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I want to show, that $X^4-4X^2-1$ is irreducible over $\mathbb{Q}[X]$. Since there are no roots in $\mathbb{Q}$ it has to be:

$(X^4-4X^2-1)=(X^2+aX+b)(X^2+cX+d)$

Comparision of the coefficients shows that this can not hold over $\mathbb{Q}$. But I am searching for an easier way to show this which uses less calculation.

I tried this:

$X^4-4X^2-1=X^4-4X^2+4-5=(X^2-2)^2-5=(X^2-2-\sqrt{5})(X^2-2+\sqrt{5})$

Which is obviously not in $\mathbb{Q}[X]$ anymore. But would this calculation be enough to show, that $X^4-4X^2-1$ is irreducible. How do I know, that this is the only possible way to factor it?

Thanks in advance.

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    $\begingroup$ This doesn't answer the exact question being asked here, but as a tangential aside, this polynomial is irreducible $\pmod{p}$ for a small $p$ and hence irreducible over $\mathbb{Q}$. $\endgroup$
    – Kaj Hansen
    Sep 26 '17 at 22:59
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    $\begingroup$ Look up the rational root theorem. $\endgroup$
    – Doug M
    Sep 26 '17 at 23:00
  • $\begingroup$ @KajHansen: But using the reduction theorem (which I think you are refering too) not involve a similar calculation, which might be easier? $\endgroup$
    – Cornman
    Sep 26 '17 at 23:04
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    $\begingroup$ @DougM: The rational root theroem should not work here, since the degree of the polynomial is 4. The non existence of a root does not mean the polynomial is irreducible. $\endgroup$
    – Cornman
    Sep 26 '17 at 23:05
  • $\begingroup$ @Cornman, the nice thing about it is that the number of irreducible quadratic polynomials in this particular $\mathbb{F}_p$ is quite small--small enough to just try them all. On the other hand, the infinitude of polynomials in $\mathbb{Q}[x]$ makes the current endeavor tricky. $\endgroup$
    – Kaj Hansen
    Sep 26 '17 at 23:05
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Your polynomial has no rational roots. Therefore, if it was reducible in $\mathbb{Q}[x]$, then it would have to be the product of two quadratic polynomials $p_1(X),p_2(X)\in\mathbb{Q}[X]$. Each of them either has to real roots or two complex non-real roots.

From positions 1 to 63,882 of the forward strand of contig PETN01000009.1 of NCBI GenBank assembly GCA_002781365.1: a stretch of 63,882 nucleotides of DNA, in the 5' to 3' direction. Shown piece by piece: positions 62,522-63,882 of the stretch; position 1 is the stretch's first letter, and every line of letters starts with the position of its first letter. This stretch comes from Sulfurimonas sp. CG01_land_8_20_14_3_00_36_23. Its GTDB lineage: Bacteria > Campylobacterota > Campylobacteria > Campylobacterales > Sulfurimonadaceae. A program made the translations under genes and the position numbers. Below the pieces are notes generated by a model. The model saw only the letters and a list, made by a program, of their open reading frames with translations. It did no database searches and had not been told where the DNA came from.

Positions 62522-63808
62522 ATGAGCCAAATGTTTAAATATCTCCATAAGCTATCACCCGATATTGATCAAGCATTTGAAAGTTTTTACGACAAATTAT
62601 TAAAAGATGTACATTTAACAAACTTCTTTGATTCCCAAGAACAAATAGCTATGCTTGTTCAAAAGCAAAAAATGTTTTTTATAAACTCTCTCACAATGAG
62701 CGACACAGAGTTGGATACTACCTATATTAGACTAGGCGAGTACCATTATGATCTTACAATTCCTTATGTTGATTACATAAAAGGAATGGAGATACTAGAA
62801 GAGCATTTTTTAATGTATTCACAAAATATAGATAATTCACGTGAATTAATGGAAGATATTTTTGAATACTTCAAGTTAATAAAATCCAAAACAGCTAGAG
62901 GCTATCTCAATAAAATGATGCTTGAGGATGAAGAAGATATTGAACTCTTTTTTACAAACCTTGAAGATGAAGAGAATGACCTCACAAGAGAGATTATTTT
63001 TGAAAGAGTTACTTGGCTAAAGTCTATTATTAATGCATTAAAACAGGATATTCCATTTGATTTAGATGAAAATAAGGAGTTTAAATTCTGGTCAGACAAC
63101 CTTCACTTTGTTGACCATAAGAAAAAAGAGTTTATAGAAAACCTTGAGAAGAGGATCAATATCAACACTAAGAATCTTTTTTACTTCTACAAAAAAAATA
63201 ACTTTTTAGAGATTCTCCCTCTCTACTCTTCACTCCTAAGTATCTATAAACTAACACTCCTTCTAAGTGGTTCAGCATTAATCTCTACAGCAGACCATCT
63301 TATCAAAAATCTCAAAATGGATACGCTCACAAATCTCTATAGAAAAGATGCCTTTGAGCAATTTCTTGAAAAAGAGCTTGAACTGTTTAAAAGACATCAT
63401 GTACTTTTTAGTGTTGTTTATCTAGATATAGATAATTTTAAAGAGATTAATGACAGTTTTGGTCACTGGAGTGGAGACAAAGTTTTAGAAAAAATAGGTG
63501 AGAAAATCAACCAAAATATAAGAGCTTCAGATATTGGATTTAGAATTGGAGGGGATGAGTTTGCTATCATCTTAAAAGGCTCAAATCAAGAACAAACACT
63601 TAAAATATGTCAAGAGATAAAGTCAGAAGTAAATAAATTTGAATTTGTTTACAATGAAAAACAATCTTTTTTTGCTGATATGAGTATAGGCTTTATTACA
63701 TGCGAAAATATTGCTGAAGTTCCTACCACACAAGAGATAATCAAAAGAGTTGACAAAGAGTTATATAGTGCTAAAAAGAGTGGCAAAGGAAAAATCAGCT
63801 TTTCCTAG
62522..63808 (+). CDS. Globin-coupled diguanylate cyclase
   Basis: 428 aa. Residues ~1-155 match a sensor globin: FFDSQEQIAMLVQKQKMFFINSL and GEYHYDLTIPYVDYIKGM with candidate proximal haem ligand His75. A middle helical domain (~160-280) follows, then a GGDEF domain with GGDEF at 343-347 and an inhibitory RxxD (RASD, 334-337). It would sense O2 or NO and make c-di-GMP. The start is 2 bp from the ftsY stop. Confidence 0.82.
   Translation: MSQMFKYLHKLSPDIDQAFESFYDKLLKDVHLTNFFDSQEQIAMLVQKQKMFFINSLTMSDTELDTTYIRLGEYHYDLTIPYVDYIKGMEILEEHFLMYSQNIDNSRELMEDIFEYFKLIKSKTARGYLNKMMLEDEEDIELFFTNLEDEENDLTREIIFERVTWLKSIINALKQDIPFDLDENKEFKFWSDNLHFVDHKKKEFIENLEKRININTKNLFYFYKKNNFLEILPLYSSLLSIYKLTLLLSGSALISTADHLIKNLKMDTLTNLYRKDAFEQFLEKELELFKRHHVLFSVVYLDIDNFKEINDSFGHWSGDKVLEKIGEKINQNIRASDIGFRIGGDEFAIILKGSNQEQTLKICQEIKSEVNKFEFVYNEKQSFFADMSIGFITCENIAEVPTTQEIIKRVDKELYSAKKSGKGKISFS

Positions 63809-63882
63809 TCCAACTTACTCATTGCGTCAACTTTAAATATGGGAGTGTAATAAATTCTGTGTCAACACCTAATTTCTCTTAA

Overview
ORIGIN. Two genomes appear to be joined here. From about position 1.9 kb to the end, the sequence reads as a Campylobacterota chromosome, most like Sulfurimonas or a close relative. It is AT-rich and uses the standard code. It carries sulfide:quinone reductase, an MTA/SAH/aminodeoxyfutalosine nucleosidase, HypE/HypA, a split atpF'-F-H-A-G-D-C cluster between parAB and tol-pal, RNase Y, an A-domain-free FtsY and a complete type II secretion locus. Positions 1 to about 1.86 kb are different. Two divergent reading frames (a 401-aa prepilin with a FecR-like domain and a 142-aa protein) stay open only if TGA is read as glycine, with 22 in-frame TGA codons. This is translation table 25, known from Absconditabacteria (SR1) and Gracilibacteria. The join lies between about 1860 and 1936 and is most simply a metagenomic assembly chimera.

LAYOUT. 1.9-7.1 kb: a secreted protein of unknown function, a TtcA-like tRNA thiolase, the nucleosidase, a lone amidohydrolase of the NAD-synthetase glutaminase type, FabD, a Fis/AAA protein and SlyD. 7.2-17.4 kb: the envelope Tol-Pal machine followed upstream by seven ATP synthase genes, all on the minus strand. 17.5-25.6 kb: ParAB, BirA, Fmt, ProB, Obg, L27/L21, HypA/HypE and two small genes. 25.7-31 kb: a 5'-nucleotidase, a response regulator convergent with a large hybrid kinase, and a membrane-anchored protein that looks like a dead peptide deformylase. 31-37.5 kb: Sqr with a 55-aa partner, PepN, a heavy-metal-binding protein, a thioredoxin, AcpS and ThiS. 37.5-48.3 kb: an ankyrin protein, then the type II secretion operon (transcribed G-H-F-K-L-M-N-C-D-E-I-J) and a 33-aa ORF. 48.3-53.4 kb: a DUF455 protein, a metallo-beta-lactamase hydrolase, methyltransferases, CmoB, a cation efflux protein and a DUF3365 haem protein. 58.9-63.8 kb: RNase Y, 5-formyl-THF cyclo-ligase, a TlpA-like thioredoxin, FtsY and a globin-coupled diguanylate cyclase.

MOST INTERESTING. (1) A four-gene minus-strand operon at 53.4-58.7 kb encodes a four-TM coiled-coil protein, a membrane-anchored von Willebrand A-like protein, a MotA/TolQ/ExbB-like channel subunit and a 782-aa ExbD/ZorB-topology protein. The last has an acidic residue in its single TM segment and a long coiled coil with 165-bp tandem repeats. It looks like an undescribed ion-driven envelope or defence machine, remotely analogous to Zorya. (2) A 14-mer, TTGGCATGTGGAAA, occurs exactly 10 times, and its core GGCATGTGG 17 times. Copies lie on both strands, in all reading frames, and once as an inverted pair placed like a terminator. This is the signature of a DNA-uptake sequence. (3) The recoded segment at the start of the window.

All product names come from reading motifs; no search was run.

The roots of your polynomial are $\pm\sqrt{\sqrt5+2}$ and $\pm i\sqrt{\sqrt5-2}$. Of these, only the last two are complex non-real. But$$\left(X-i\sqrt{\sqrt5-2}\,\right)\left(X+i\sqrt{\sqrt5-2}\,\right)=X^2-2+\sqrt5\notin\mathbb{Q}[X].$$Therefore, your polynomial is irreducible.

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  • $\begingroup$ Therefore my factorisation would be enough to show that the polynomial is irreducible over $\mathbb{Q}[X]$? $\endgroup$
    – Cornman
    Sep 26 '17 at 23:11
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    $\begingroup$ @Cornman I don't see why. The fact that your decomposition does not work doesn't imply that no decomposition works. For instance, $$x^4-5x^2+6=\left(x^2-\left(\sqrt2+\sqrt3\right)x+\sqrt6\right)\left(x^2+\left(\sqrt2+\sqrt3\right)x+\sqrt6\right),$$but $x^4-5x^2+6$ is reducible, since it is equal to $(x^2-3)(x^2-2)$. $\endgroup$ Sep 26 '17 at 23:16
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Let's write $f(x)=x^4-4x^2-1$. Note that since $f(x)=f(-x)$, the roots of $f$ come in positive and negative pairs; say the roots are $a$, $-a$, $b$, and $-b$. Up to renaming the roots, then, there are two cases of factorizations with integer coefficients that $f$ could have. We could have $f(x)=g(x)h(x)$ where $g(x)=(x-a)(x+a)=x^2-a^2$ and $h(x)=(x-b)(x+b)=x^2-b^2$. But that would mean that $x^2-4x-1$ factors as $(x-a^2)(x-b^2)$, and we know $x^2-4x-1$ is irreducible.

The other possibility is that we have a factorization like $f(x)=g(x)h(x)$ with $g(x)=(x-a)(x-b)=x^2-(a+b)x+ab$ and $h(x)=(x+a)(x+b)=x^2+(a+b)x+ab$. In this case, though, $ab$ would be an integer and the constant term of $f(x)$ would be the square of $ab$. Since the constant term is $-1$, this is impossible.

More generally, a similar argument shows that if $e(x)\in\mathbb{Z}[x]$ is irreducible and monic of degree $n$, then $f(x)=e(x^2)$ is irreducible unless its constant term is $(-1)^n$ times a perfect square. See the answers to For which monic irreducible $f(x)\in \mathbb Z[x]$ , is $f(x^2)$ also irreducible in $\mathbb Z[x]$? for more details.

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